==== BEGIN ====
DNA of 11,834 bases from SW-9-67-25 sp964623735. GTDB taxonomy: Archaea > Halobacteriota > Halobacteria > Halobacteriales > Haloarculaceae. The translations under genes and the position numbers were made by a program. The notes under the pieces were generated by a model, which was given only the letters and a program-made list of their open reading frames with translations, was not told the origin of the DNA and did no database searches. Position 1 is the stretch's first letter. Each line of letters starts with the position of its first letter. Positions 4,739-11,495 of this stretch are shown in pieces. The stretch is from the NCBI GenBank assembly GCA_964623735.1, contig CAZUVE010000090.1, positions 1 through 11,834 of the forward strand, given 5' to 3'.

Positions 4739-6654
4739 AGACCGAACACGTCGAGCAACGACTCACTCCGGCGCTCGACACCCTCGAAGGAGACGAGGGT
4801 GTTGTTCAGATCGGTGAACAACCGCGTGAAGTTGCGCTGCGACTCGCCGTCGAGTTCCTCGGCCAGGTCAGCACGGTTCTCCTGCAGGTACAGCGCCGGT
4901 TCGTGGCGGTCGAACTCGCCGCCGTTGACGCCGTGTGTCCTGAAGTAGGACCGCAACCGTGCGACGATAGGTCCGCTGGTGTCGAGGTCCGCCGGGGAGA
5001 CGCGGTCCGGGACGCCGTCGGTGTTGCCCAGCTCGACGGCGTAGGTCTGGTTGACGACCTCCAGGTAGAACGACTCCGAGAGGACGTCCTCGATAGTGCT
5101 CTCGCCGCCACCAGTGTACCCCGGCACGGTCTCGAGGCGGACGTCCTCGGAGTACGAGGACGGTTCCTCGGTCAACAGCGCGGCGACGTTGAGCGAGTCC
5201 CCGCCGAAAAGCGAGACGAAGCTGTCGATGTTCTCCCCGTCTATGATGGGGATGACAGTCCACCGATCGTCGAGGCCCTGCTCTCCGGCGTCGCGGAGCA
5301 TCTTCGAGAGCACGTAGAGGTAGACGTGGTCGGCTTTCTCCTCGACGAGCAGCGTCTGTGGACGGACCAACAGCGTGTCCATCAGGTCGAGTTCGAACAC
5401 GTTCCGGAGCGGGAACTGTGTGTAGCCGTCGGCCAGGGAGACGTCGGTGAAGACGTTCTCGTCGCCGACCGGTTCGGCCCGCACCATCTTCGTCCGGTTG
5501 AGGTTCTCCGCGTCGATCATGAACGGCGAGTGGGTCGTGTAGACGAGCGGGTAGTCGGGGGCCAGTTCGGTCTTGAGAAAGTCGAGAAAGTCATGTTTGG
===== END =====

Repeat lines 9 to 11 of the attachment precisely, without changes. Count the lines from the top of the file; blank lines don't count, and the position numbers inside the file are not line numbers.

5301 TCTTCGAGAGCACGTAGAGGTAGACGTGGTCGGCTTTCTCCTCGACGAGCAGCGTCTGTGGACGGACCAACAGCGTGTCCATCAGGTCGAGTTCGAACAC
5401 GTTCCGGAGCGGGAACTGTGTGTAGCCGTCGGCCAGGGAGACGTCGGTGAAGACGTTCTCGTCGCCGACCGGTTCGGCCCGCACCATCTTCGTCCGGTTG
5501 AGGTTCTCCGCGTCGATCATGAACGGCGAGTGGGTCGTGTAGACGAGCGGGTAGTCGGGGGCCAGTTCGGTCTTGAGAAAGTCGAGAAAGTCATGTTTGG